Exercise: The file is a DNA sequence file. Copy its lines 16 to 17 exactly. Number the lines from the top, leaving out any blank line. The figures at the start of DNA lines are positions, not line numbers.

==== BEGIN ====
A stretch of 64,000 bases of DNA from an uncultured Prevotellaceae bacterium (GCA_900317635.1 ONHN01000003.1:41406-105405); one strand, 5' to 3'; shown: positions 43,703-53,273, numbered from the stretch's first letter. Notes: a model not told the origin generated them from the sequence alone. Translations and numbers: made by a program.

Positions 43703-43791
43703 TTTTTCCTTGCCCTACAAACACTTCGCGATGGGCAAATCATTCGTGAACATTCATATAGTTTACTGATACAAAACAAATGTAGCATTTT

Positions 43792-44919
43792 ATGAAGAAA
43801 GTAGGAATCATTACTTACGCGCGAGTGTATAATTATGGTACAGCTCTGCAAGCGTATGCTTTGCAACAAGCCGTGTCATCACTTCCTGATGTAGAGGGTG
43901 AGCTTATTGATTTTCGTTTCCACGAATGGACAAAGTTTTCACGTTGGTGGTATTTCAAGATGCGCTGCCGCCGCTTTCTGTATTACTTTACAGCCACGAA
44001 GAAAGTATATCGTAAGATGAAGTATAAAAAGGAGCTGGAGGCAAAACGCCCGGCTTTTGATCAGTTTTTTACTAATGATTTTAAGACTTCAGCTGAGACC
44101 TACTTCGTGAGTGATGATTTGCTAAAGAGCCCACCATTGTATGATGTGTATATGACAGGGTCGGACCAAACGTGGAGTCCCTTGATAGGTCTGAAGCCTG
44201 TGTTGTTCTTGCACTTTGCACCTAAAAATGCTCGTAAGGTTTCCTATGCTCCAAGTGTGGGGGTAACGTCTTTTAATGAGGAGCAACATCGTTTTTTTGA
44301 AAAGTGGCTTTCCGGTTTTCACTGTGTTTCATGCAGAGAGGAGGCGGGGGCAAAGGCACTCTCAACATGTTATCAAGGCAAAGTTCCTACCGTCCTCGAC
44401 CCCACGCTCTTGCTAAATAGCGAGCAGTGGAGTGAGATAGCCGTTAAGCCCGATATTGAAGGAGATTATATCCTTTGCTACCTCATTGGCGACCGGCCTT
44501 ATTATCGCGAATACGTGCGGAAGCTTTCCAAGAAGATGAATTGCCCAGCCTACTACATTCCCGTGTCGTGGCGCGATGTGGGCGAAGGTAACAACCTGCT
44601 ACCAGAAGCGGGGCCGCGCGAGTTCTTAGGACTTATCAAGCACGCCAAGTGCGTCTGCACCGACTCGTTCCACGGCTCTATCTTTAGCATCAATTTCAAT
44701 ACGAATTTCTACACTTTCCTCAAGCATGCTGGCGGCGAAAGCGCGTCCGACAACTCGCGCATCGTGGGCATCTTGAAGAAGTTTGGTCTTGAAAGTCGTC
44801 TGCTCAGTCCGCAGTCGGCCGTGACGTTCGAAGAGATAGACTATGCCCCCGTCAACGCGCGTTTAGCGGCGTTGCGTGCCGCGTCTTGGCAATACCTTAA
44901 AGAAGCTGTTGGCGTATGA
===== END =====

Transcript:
44801 TGCTCAGTCCGCAGTCGGCCGTGACGTTCGAAGAGATAGACTATGCCCCCGTCAACGCGCGTTTAGCGGCGTTGCGTGCCGCGTCTTGGCAATACCTTAA
44901 AGAAGCTGTTGGCGTATGA